B.B.: I have been on the road for 30 years as a performer, and most of that time I have been doing solo performance. I have been to all 50 states and soon to be 25 countries. I have done many, many, many solo shows, playing superheroes and dinosaurs and multiple characters. I am a storyteller by nature (I got that from my Dad), and I have always told stories about my adventures and crazy experiences. Ten years ago I wrote a play called “It Goes Without Saying”, which is a collection of true stories about why I became a mime. This play has taken me all over the world, and led to even more stories. “All Over The Map” is about being on the road as a mime; the people I have met and the stories that have told me. I keep journals of my adventures, and “All Over The Map” comes directly from these experiences of being on the road. It is a solo show about being on the road doing a solo show. As a writer, I find true stories really compelling, and my sense of humor leans toward the absurd. So this play is a collection of true stories, ranging from unbelievable to heart stopping.
M.M.: How do you feel rehearsals are going? What do you love most about the play?
B.B.: I love working with Martha Banta, who is directing this play and also directed “It Goes Without Saying.” She is a great listener, and has an incredible skill at getting to the heart of a story. She helps me edit, and keeps me honest. I love “All Over The Map” because it is really funny. It is a celebration of a life on the road, and a reminder that human beings are not all that complicated.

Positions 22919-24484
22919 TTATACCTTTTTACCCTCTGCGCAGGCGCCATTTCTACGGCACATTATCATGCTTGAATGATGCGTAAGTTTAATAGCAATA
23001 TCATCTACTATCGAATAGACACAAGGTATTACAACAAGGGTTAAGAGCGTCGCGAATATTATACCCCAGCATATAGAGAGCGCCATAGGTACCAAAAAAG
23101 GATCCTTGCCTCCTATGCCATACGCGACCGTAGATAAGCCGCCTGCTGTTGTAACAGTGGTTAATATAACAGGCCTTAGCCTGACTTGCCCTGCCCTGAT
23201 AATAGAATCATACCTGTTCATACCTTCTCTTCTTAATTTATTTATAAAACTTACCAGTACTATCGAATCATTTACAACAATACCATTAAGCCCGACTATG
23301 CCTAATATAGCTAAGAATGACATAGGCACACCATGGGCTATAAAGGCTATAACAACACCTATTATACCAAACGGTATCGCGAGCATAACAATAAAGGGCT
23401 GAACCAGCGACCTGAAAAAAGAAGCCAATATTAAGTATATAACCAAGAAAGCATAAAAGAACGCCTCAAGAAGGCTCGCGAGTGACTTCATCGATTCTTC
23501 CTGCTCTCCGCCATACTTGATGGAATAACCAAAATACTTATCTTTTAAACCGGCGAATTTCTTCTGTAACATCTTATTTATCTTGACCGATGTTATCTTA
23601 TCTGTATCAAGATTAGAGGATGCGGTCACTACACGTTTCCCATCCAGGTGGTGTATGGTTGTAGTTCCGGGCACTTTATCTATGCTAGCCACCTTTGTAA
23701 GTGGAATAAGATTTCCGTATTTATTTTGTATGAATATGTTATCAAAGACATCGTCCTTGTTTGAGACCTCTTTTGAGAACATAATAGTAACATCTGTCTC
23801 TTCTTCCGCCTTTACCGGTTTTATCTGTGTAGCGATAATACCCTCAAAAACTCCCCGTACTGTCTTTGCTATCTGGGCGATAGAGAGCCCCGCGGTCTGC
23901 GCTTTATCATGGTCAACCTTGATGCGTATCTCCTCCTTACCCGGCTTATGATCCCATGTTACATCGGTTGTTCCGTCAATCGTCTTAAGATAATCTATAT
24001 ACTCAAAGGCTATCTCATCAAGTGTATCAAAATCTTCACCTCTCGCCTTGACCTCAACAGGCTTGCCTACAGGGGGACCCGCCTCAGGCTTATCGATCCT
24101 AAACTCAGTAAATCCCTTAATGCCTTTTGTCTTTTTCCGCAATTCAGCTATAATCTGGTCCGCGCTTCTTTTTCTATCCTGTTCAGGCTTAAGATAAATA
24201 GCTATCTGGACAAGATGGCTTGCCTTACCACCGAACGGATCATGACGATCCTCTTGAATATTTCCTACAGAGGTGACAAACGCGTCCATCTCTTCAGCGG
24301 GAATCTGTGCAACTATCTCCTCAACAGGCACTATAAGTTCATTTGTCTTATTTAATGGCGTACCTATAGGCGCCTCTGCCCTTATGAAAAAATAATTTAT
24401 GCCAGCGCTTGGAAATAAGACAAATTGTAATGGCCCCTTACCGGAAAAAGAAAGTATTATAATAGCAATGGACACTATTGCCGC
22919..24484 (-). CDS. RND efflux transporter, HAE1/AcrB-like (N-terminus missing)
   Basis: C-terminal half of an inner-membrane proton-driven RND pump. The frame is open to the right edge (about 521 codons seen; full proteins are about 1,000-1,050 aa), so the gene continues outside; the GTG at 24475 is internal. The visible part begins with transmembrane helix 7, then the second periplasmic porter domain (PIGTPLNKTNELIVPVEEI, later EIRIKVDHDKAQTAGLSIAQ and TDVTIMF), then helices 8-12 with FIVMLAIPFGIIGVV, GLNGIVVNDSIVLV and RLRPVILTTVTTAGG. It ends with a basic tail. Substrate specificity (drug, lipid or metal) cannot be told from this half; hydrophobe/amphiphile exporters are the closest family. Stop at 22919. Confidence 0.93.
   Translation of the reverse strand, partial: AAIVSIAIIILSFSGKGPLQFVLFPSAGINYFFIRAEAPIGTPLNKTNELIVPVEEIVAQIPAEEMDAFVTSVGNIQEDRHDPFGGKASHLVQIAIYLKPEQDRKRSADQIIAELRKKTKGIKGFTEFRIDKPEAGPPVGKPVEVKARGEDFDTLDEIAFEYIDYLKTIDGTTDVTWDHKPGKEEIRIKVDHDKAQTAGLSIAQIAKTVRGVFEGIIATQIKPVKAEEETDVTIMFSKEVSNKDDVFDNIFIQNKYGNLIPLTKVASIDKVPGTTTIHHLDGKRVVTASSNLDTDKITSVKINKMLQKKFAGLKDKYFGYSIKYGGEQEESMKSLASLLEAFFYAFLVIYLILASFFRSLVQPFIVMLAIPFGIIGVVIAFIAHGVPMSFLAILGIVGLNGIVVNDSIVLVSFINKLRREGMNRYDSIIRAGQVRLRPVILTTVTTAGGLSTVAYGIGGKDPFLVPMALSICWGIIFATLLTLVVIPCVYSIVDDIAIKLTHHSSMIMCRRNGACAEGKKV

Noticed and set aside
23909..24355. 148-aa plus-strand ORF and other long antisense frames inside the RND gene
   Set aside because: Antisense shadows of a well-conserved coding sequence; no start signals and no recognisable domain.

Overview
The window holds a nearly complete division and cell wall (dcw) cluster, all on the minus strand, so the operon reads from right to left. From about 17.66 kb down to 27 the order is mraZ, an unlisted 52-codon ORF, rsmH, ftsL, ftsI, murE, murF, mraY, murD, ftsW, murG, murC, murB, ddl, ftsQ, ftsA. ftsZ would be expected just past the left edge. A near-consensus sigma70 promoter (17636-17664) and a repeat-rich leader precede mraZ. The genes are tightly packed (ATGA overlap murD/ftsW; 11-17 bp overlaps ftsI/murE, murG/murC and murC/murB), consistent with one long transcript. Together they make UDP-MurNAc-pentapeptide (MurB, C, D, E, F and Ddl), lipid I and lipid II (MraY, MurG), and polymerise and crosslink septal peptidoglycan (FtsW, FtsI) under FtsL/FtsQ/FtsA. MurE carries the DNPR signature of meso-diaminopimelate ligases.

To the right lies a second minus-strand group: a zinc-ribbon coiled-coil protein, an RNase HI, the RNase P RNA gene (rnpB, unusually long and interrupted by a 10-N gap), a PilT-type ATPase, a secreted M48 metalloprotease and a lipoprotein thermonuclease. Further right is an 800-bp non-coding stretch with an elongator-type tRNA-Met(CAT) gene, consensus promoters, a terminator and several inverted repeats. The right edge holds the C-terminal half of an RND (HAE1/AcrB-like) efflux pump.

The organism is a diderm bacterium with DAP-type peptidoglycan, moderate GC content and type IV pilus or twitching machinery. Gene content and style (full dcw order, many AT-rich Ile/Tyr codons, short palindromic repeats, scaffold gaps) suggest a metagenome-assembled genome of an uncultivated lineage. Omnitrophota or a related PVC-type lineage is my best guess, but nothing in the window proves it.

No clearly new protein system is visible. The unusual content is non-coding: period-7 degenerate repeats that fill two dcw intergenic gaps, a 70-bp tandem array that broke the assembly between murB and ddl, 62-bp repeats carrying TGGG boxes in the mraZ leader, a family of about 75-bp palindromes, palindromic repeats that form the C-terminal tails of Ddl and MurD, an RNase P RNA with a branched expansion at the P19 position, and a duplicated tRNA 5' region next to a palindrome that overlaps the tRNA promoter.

M.M.: What are some of the highlights of your career and what would you tell people just starting in the business?
B.B.: I feel so lucky that I have had a thirty years’ career doing what I love to do. My job is my art is my passion. I love performing and teaching and traveling, and my career has been a blend of all of these loves. I am so thrilled that I have gotten to perform on Broadway, and that I have had my own plays produced around the world. I am equally thrilled to go to little tiny towns in the middle of nowhere and perform for people who have never seen a play, or maybe never even heard of mime. I absolutely love what I do.
M.M.: What advice would you give someone who is an aspiring playwright?
B.B.: For those just starting out in show business, my advice is to read. Read plays. Read the newspaper. Develop your own POV. Find your own voice. What is it you want to say with your voice? I also think you can’t skip any steps along the way. You have to study, and practice, and work, and work some more, and succeed and fail. It is all part of the journey of an artist. If you believe that this is the path for you, it will be your path. But know that the direction of that path will probably change a few times. Be true to yourself.
M.M.: What kind of writing inspires you?
B.B.: I love David Sedaris and Sarah Vowel. I love true stories. I love documentaries.
I also just finished “All The Light We Cannot See” by Anthony Doerr, and thought my heart would explode. It is so beautiful.
M.M.: Who or what has been the biggest influence on your work as an actor thus far?
B.B.: Spalding Gray and David Sedaris are huge influences. And Lily Tomlin. She is a genius. I saw “The Search for Signs of Intelligent Life” five times when it was on Broadway.
M.M.: What else are you working on right now?
B.B.: I am adapting the anti-war novel “Johnny Got His Gun” by Dalton Trumbo into a play. I have been working on this project for several years in collaboration with director Scott Illingworth. We will produce it this summer as part of the Harold Clurman Arts Festival, and also have a production at NYU Tisch in Winter 2017.
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To learn more about Bill Bowers, see here.